Dorchester (South) Circular
Length: 24.1 km (15.0 mi) [longer and shorter walks possible, see pdf]
Ascent/Descent: 565m; Net Walking Time: 5 ¾ hours
Dorchester (South) to Portesham (then bus to Weymouth)
Length: 25.5 km (15.9 mi) [shorter walk possible, see pdf]
Ascent/Descent: 823/827m; Net Walking Time: 6 ½ hours
Take the 08.35 Weymouth train from Waterloo (09.01 Woking), arrives Dorchester South 11.04. From Clapham J take the 08.27 Exeter train to Woking and change there.
Return trains from Dorchester are on xx.13 and xx.33 to 19.33, then 20.22 and 21.22, journey time from 156 mins. The trains depart from Weymouth 10-13 earlier.
The bus from Portesham to Weymouth runs 16.27, 18.23 and 20.39 (!Note that with this last bus your only train back to London is the 21.10, arriving Waterloo at 01.04! You have been warned).
Buy SWT Promo-Day singles to Weymouth and back (they are the same price as Dorchester ones) for £14 each (i.e. pay £28 in total). Book no later than the night before!
Strenous but rewarding expedition from the county town of Dorset through the pre-historic landscape of the Dorset Downs with splendid views out to the Jurassic Coast from the South Dorset Ridgeway. Maumbury Rings, an ancient British henge earthwork converted by the Romans for use as an amphitheatre (the largest of its kind in Britain), is walked through early on. Then Maiden Castle, the largest – and one of the most complex – Iron Age hill fort in Europe, with its up to four banks and three ditches and remains of a Romano-Celtic temple, is explored in detail. Settled from 4000 BC, it was one of the most powerful settlements in pre-Roman Britain, the Durotriges were the last tribe to have lived there.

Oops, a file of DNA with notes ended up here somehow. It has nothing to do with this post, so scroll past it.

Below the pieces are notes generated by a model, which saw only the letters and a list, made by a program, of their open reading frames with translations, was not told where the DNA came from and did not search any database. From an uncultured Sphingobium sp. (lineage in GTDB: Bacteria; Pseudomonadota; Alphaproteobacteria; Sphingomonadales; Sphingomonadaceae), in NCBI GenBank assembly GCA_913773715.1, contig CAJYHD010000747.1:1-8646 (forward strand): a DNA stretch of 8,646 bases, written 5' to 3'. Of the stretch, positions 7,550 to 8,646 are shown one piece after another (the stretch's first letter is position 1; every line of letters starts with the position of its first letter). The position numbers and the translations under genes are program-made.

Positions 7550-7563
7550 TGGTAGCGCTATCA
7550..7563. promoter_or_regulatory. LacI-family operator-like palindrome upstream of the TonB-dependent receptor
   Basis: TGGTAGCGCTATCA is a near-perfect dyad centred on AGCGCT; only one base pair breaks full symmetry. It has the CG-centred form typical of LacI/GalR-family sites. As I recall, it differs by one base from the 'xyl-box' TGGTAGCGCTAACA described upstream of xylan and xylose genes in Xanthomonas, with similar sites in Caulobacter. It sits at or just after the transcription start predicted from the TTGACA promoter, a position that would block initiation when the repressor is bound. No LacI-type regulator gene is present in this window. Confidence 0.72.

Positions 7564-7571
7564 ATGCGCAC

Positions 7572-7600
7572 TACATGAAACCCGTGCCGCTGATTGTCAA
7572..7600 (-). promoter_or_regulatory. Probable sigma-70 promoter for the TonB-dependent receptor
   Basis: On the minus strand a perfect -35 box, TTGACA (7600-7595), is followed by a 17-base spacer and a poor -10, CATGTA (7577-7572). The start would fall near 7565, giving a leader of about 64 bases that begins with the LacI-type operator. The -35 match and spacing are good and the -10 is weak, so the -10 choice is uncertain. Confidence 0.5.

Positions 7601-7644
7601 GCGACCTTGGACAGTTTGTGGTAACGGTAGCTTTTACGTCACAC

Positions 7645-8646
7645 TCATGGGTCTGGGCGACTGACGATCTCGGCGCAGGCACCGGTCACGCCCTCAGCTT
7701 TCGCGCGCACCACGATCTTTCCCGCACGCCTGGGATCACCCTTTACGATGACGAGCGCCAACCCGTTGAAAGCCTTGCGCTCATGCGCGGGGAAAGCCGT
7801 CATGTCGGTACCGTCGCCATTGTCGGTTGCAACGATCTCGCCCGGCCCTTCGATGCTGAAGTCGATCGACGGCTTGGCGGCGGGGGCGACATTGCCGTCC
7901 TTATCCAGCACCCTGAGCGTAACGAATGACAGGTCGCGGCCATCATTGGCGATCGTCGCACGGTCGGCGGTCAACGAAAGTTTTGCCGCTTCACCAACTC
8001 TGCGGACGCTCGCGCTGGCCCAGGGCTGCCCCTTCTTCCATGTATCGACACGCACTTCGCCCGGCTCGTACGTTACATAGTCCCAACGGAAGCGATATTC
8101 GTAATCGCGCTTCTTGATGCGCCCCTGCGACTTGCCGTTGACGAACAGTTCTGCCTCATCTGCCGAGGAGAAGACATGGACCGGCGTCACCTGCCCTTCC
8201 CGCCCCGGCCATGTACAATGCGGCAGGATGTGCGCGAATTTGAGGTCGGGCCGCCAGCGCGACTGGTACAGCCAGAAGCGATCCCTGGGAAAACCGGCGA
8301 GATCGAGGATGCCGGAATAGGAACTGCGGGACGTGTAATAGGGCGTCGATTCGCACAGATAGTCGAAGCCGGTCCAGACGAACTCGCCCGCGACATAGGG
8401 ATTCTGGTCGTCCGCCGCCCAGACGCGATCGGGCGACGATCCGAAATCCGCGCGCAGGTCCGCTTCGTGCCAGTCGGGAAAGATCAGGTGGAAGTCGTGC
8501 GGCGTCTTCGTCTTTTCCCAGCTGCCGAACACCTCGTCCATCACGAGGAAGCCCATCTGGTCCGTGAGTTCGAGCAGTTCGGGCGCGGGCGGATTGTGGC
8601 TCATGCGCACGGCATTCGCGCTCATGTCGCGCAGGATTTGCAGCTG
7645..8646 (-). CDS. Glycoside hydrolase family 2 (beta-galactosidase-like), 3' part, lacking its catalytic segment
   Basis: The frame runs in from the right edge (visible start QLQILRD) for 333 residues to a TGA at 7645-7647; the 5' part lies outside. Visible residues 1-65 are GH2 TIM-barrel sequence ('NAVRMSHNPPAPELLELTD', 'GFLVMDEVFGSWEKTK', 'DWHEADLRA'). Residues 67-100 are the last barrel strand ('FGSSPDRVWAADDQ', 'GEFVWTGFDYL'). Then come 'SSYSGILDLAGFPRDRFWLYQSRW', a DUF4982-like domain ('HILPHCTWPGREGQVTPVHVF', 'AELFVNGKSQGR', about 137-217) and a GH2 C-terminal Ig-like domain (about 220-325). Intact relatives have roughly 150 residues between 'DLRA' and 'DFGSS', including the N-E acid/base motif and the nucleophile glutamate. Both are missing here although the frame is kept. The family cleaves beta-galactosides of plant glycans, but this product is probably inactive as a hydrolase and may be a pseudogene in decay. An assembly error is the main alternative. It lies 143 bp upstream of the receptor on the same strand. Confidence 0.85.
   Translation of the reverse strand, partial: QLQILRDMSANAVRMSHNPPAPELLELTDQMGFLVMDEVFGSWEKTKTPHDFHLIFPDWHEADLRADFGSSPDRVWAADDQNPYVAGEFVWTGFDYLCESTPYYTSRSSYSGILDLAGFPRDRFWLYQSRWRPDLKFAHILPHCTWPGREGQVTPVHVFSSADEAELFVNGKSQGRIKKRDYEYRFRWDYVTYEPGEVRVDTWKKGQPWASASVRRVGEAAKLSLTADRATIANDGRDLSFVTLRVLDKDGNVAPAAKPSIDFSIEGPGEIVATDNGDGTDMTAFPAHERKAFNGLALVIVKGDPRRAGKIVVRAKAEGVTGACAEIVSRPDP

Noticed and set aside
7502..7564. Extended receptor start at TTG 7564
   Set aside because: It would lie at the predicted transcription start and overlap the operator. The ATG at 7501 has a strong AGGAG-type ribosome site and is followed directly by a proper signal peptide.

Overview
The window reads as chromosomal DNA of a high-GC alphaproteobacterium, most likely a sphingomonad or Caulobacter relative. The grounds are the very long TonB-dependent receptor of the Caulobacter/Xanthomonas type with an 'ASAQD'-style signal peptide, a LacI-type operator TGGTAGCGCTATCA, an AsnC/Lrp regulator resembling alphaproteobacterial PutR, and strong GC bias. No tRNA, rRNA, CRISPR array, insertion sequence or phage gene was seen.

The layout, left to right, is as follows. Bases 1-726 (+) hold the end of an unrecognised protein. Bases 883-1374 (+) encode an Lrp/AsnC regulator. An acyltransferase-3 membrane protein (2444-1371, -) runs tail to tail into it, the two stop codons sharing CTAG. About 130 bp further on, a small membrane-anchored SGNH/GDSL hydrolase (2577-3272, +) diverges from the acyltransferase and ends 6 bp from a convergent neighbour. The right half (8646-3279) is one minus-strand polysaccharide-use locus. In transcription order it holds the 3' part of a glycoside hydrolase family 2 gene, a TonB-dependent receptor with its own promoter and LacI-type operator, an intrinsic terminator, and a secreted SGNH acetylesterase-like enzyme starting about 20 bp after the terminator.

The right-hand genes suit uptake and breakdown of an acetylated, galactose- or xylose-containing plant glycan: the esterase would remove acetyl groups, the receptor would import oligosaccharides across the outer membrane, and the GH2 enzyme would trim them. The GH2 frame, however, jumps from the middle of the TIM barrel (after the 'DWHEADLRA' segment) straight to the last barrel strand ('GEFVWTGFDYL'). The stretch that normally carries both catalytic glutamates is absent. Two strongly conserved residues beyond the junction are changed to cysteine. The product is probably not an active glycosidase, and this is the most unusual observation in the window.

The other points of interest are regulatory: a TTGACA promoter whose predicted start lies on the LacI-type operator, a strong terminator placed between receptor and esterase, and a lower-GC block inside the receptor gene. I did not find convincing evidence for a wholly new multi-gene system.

From there the route follows the narrow South Winterbourne Valley to lunch in Martinstown before a long ascent up to the heathery Black Down, crowned by the 22m-high Hardy Monument (to Sir Thomas Hardy the Admiral, not the writer), with some stunning views to the Jurassic Coast and the Isle of Portland. Continue with views out to sea atop Bronkham Hill, with an interesting group of barrows and shakeholes on its ridge. On the descent from it you pass more barrows, en route back to Dorchester.
A long extension adds more pre-historic highlights – the Valley of (Sarsen) Stones, one of the finest examples of a boulder ‘train’ in Britain, several impressive barrows and two stone circles – and leads through the very pretty Bride Valley.
: The Brewer’s Arms in Martinstown
(8.7 km/5.4 mi, food to 14.15). Tea:
plenty of options in Dorchester, a pub and a café in Portesham (while waiting for the bus) and lots in Weymouth. See the pdf for details.
, height profile
, photos, walk directions
and gpx/kml files